Photo: NASA/Getty Images
It was 20th July 1969. I was just weeks short of my tenth birthday and we were leaving Pearse Stadium having drawn with Galway in the Connaught Final. The memory of game itself is a blur but I vividly remember the adults talking in amazed tones on the way back to the car. That evening, for the first time in history, men would walk on the moon and in the days that followed we would all see the grainy TV footage accompanied by Neil Armstrong’s immortal words: “Just one small step for man, one giant leap for mankind”.
To me, it seemed that Mayo needed to take just a small step to equal Galway’s great feats earlier that decade and for the next two weeks I played out the replay in the field in front of the house. Like all Mayo-mad kids, I was every player, making the crucial block, the spectacular high catch, the incisive pass, getting the seemingly impossible score and always winning the day for Mayo. And in childhood fashion, the accompanying commentary was part of the experience, Carey to Morley, to Corcoran, to Langan, to McGee and a GOAL for Mayo. One small step needed, one giant leap in waiting. But while the Connaught Final that followed would indeed go Mayo’s way, the giant leap did not materialise.
Almost 45 years on and having looked again at the recent Mayo matches against Dublin and Derry, the results would suggest that the giant leap might be beyond us again this year. The pundits agreed. The tanned one from Sligo suggested that three years of effort had been too much and that the team was now “leggy” (he also suggested that Kerry are Dublin’s greatest threat this year!). Another pointed to the goals we conceded in the league and said that Mayo has lost the ability to defend (despite having four All-Star backs between 2012 and 2013). The lack of a marquee forward was also hinted at but the general view was that none of that really mattered, because that cloud of dust we could see on the horizon was all that was still visible of an unbeatable Dublin team, as they disappeared to September glory, out of sight of the following pack.
In those two games, we were slow and ponderous in attack, we were predictable, we became defensive when we had the extra man, we faded when we should have been getting strong. Since then, JH expressed the view that these failings are all small things that have been analysed and are being worked on. In addition, the competition for places is stronger than ever and preparations are going well.
That all may be true, but the niggling reality is that we need to go up gear from last year if we are to go all the way.
Don’t get me wrong. Mayo are a formidable outfit. Like last year, I expect us to come roaring out of the blocks in Connaught. I expect a top drawer performance on the August Bank Holiday weekend and I expect us to win again a few weeks later too. But to do that and have a realistic chance of the big prize, we need one more small step.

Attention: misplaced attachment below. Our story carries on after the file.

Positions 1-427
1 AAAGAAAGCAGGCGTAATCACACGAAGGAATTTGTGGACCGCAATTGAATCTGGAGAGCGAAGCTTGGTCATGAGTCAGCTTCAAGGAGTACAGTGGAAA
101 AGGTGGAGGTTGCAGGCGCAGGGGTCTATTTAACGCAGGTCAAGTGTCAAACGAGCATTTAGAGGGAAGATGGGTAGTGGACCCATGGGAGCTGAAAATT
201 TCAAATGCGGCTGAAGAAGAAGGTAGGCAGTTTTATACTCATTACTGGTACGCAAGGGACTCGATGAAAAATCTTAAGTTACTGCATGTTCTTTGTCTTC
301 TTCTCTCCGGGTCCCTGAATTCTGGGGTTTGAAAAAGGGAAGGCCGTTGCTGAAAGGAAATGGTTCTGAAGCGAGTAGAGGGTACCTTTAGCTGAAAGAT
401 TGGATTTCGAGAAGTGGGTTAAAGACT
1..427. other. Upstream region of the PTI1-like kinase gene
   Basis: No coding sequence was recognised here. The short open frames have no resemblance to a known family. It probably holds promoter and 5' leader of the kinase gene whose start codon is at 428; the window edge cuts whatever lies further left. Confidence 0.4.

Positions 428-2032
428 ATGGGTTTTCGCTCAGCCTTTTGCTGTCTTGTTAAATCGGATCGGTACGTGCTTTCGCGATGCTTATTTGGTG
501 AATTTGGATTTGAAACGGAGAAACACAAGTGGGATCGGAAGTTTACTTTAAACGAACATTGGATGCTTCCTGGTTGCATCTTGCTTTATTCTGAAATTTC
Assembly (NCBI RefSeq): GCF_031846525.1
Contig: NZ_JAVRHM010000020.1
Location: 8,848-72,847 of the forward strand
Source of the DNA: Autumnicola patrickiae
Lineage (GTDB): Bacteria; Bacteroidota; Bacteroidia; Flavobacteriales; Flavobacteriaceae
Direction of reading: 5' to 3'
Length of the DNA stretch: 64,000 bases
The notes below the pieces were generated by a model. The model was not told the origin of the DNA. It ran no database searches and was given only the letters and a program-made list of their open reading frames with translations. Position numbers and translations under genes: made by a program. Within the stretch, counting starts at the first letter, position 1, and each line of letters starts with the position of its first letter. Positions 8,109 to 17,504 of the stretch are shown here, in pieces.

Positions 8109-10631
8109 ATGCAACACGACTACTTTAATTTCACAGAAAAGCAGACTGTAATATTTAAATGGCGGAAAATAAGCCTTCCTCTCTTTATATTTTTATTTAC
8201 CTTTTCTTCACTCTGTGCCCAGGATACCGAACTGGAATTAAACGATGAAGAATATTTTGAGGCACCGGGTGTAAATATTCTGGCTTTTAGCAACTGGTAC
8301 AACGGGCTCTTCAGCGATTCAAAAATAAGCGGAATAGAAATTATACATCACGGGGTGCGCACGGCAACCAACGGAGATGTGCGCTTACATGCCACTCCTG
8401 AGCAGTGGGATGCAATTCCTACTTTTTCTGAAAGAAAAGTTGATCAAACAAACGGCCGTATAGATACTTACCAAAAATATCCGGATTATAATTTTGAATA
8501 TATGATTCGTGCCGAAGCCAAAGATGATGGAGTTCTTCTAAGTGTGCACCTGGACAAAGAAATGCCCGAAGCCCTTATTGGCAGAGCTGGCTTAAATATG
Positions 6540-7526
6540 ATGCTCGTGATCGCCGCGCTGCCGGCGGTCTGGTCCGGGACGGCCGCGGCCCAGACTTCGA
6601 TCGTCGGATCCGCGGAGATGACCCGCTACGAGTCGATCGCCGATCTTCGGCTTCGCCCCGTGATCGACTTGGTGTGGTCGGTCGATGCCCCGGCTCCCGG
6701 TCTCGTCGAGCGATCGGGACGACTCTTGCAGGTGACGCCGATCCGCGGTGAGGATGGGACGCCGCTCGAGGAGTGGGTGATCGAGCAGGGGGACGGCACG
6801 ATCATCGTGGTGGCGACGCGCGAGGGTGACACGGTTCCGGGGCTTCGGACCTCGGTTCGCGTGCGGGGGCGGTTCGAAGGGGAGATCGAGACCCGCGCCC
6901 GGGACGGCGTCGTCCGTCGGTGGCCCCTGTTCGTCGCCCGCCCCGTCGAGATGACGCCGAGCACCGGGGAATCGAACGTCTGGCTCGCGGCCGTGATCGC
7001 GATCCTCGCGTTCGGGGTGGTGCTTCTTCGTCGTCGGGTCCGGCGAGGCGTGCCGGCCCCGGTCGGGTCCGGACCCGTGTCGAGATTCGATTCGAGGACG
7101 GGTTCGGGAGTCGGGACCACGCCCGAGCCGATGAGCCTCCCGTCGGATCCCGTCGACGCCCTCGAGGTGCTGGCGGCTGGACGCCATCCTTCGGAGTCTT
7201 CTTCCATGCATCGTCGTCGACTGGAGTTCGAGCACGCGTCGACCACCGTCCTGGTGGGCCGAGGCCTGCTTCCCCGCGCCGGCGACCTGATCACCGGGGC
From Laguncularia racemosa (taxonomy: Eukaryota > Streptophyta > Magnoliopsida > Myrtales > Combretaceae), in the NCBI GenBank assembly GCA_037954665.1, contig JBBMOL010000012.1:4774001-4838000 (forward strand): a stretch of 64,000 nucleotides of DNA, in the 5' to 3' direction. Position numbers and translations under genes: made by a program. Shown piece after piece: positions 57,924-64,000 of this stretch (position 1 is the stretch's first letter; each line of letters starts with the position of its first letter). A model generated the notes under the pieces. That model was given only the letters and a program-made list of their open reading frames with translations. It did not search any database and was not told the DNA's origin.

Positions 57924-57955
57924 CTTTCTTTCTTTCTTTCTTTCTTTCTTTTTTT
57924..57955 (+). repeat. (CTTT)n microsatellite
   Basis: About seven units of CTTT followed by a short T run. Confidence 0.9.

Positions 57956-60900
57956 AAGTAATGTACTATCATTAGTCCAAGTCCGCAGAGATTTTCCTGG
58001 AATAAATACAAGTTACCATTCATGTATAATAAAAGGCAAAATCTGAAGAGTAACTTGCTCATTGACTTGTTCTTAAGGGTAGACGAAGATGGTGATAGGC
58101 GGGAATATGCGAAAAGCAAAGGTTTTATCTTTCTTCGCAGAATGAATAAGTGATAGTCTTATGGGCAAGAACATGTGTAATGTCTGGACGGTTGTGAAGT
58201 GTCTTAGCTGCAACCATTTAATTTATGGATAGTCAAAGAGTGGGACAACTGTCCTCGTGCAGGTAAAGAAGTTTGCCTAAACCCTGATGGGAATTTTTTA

JH has been criticised in the past for being over-conservative and relying too often on the same faces. For three years he has consistently brought us to the table, but the big celebration has eluded us. We seemed to be out-thought and out-fought on the big days. Something new is needed. We need to change the mindset, to be brave and to go for it!
Donegal did that in 2012, Dublin did it in 2013. Even the young Rossies did a bit of it when getting three goals in four minutes recently against the Dubs in the U21 final. Regrettably, the Rossie sideline had showed Dublin way too much respect and had allowed them to build up a lead of 19 points before the lads themselves threw caution to the wind and started playing, eventually losing by nine.
And will we get this change? Well, the appearance of Gavin Duffy could be showing that JH has contemplated the maxim “If you always do what you’ve always done, you will always get what you’ve always got” and is realising that something has to change. There is no guarantee that Gavin will get any game time this year but can you imagine the consternation in the opposing manager’s head if he was sprung with fifteen minutes to go in a crucial game? Can you imagine the lift that the crowd would get? Can you imagine the unpredictability that could result?
Photo: Mayo GAA (via Facebook)
Could the one small step be a change of mindset in the manager to become more unpredictable? Could that carry through into how the team could approach the game? Could it result in a Mayo team finally cutting loose and burying the past?
Maybe, just maybe! As supporters, we can only wait and anticipate a long Summer.
Plenty of time to work on the small step.
Plenty of time to savour a giant leap.
Keep the Faith!